This time, more than $1 million is at stake.
And as they are fond of saying at the Pillsbury Bake-Off, that’s a lot of dough.
Perhaps America’s most venerable cooking competition is back, though some of the details are different. The 46th Pillsbury Bake-Off is now accepting recipe submissions in the first of three categories. Voting comes later to pick the finalists in each category, followed by a grand finale contest in mid-November in Las Vegas.
The contest categories are:
• Amazing Doable Dinners: These are easy entrees, the sort of dish you might make on a weeknight. Contest organizers suggest you think in terms of pizzas, calzones, sandwiches, foldovers, casseroles, chilis, and savory pies, though any main course that meets the general criteria (below) will do. The recipes must be submitted between now and Feb. 7.
• Simple Sweets and Starters: This is the category you probably think of when you think of the Pillsbury Bake-Off (or at least it is the category I think of) — desserts and dough-related appetizers. As the name implies, they should be fairly simple to make (but since you’re going for a million bucks, don’t make it too simple). Pies, cakes, cookies, cupcakes, plus things like bruschetta and foccacia. You know the drill. Entries will be accepted from April 4 to May 9.
• Quick Rise and Shine Breakfasts: As you would expect, this category is for recipes intended for breakfasts, either fast and on the go or served at a nice, leisurely weekend brunch. They are looking for anything from sweet rolls, pull-aparts, and pastries to breakfast breads, egg dishes, and breakfast sandwiches. The recipes have to be received from July 4 to Aug. 8.
Naturally, there are rules, lots and lots of rules. The most important rules include that each recipe can contain no more than seven ingredients (excluding salt, pepper, and water), and that each recipe can take no more than 30 minutes to prepare (excluding time spent cooking and cooling).
Each recipe also must contain at least one item from List A (Pillsbury brand refrigerated biscuits, cinnamon rolls, crescent rolls, pizza crust, bread sticks, French loaf, pie crust, cookie dough, frosting, or flour) and at least one more from List A or at least one from List B (Green Giant Vegetables; Jif Peanut Butter; Smucker’s Jams, Jellies, Preserves, or Fruit Spreads; Crisco Cooking Oil or baking sticks; or Eagle Brand sweetened condensed milk.
Every entrant has to be at least 21 by Oct. 31 and must be living in the United States.
Now the good news. The grand prize winner, as we said, will get $1 million, plus $10,000 worth of new kitchen appliances. The second-place winner will receive $10,000 plus $3,000 in appliances. Third place will get $5,000 plus $2,000 in kitchen appliances. Meanwhile, each of the 100 finalists will receive paid air fare to Vegas, a hotel room, food, some kitchen stuff, and $125 in walking-around money.
All the information you need is available at BakeOff.com, which is also where you need to go to submit your recipes. All submissions must be made online.
A milestone is at hand.
The current Vegetarian Times magazine is its 400th issue, which is quite an accomplishment for a publication many people scoffed at when it first hit the newsstands. Who could have guessed, when it first came out in 1974, that it would still be publishing in 2013?
I’ll admit, I was one of the scoffers. A magazine just for vegetarians? Who would read that? Then again, when USA Today first came out, I famously said, “It won’t last six months.” So maybe I’m not the first person you should turn to when you’re looking for a prediction about a publication’s success.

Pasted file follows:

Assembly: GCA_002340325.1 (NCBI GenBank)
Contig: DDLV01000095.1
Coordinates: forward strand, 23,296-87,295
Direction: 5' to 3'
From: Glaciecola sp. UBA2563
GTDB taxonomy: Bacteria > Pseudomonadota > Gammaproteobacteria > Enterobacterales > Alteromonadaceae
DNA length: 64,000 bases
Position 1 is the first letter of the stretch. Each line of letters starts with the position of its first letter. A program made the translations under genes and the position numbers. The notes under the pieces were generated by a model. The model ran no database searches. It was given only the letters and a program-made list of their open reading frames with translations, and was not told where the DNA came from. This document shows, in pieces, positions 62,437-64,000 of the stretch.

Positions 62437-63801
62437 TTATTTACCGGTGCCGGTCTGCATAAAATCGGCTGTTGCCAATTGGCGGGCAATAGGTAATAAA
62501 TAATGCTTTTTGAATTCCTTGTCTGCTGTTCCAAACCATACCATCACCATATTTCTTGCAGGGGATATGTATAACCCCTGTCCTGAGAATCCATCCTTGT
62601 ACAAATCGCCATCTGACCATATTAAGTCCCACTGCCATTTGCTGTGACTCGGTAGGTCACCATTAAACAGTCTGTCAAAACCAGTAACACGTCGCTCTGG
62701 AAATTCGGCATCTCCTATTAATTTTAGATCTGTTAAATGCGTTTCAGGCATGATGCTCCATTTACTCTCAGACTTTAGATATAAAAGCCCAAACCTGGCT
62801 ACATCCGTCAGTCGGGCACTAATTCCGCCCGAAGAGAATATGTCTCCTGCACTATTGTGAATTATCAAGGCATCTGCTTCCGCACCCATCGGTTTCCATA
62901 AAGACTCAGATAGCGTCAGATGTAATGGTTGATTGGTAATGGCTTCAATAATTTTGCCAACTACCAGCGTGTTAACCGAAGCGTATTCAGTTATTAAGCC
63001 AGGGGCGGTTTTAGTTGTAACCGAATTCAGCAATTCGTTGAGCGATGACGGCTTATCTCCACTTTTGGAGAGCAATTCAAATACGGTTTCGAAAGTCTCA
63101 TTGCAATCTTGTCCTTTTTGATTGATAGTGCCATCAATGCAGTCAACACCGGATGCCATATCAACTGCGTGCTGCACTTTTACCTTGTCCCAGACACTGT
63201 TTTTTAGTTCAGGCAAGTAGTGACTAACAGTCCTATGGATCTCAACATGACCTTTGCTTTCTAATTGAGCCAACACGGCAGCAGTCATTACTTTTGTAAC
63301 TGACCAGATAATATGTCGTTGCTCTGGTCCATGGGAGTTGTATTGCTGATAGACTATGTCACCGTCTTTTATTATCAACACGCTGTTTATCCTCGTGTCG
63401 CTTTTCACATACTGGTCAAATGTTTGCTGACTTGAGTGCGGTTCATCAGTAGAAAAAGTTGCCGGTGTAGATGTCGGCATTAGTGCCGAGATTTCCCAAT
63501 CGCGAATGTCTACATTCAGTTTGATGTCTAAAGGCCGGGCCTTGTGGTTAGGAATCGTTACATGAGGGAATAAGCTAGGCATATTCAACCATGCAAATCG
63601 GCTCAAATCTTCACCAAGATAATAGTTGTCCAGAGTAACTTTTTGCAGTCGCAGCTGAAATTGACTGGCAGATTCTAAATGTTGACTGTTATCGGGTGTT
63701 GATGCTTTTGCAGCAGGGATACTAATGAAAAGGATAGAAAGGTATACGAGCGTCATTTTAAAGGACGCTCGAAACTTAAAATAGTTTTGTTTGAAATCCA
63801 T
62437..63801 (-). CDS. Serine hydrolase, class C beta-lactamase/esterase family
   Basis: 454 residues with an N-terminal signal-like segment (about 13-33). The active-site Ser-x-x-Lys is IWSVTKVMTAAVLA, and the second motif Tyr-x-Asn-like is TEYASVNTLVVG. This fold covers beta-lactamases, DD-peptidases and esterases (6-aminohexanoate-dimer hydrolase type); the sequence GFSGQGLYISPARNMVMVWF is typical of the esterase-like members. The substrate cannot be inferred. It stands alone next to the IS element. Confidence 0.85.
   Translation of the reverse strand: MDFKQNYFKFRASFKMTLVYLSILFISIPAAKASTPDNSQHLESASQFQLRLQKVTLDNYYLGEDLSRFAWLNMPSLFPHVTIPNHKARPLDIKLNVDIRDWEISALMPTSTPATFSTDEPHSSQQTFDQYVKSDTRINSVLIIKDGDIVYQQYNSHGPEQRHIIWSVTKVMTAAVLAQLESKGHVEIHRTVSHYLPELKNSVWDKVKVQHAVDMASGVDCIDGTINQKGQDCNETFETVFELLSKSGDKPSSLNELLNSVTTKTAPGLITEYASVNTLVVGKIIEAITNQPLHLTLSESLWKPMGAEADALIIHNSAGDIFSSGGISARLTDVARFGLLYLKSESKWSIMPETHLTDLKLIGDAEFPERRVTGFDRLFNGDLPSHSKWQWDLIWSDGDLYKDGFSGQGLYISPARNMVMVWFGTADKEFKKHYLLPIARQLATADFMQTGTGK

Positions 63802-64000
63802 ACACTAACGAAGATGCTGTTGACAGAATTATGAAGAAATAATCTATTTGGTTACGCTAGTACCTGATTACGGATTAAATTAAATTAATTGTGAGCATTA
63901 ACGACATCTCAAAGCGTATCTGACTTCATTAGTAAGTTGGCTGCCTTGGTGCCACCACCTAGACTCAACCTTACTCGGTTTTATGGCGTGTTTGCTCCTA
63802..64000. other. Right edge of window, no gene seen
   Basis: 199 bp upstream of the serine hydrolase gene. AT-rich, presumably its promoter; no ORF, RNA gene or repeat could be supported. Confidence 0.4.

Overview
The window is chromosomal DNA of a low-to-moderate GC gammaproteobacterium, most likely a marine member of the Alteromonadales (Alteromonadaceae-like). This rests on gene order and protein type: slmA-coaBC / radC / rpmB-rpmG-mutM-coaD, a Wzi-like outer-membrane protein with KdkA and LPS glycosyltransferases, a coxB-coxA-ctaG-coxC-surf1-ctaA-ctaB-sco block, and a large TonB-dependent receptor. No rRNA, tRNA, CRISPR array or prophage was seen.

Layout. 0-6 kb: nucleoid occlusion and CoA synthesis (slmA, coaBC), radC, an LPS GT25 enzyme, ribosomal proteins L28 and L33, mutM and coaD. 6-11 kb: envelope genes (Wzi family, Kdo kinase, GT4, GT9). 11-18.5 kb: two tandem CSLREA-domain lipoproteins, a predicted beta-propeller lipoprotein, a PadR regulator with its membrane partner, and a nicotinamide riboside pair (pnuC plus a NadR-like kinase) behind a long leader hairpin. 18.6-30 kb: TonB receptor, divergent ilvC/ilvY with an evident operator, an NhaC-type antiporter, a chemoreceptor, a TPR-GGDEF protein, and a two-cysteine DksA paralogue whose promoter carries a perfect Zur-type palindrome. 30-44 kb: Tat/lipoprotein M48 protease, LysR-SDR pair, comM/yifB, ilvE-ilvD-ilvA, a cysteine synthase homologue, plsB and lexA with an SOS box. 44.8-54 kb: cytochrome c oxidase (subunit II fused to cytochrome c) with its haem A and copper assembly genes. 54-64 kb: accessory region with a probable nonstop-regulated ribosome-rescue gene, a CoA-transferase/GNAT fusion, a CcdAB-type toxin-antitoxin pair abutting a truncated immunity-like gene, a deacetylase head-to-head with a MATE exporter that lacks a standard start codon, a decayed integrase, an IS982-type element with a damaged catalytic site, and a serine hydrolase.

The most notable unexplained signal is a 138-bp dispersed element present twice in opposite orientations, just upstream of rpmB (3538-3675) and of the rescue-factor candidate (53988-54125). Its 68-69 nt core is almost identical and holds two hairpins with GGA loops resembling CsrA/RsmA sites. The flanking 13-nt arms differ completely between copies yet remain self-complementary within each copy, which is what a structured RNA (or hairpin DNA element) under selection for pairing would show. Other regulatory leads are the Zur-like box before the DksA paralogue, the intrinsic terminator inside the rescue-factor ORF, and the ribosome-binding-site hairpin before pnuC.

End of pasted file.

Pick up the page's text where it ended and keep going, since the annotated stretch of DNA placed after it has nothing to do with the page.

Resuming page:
In noting its achievement, the magazine’s own press release says something I find both pithy and true: “In the 38 years since the magazine was first published, public perception of vegetarianism has evolved from a fringe movement to a mainstream way of life.”
The numbers bear it out. According to the Vegetarian Resource Group — admittedly, not the most disinterested of organizations — 7.3 million Americans now identify themselves as vegetarian, with an additional 22.8 million following what is described as a “vegetarian-inclined” diet. That number of vegetarians has jumped by more than 50 percent since a 2000 poll taken by a different group.
All those vegetarians means the magazine is thriving. According to a statement by publisher Bill Harper, “our circulation has never been higher.”
I’ll take that plate of crow now. With a side order of tofu.
If we are literally what we eat, then our health is inescapably connected to what we eat. Right?
So, at least, says the Weston A. Price Foundation, which promotes eating animal fats, meat, whole grains, organic farming, the consumption of raw milk, and fermented vegetables such as sauerkraut, and opposes fluoridation, among other things.
At 6 p.m. Jan. 22, the foundation’s Toledo chapter leader, Kris Johnson, will hold a class called Digestive Wellness — The Foundation of Health. The class will look at one theory of how the brain and the digestive system are dependent on each other, and what is causing an epidemic of chronic disease.
The class will be in the Fellowship Chapel of the Grace Lutheran Church, 4441 Monroe St. The class is free, but as always, donations are accepted.
To register, call 419-836-7637.
Items for Morsels may be submitted up to two weeks before an event to email@example.com.
Guidelines: Please keep your comments smart and civil. Don't attack other readers personally, and keep your language decent. Comments that violate these standards, or our privacy statement or visitor's agreement, are subject to being removed and commenters are subject to being banned. To post comments, you must be a registered user on toledoblade.com. To find out more, please visit the FAQ.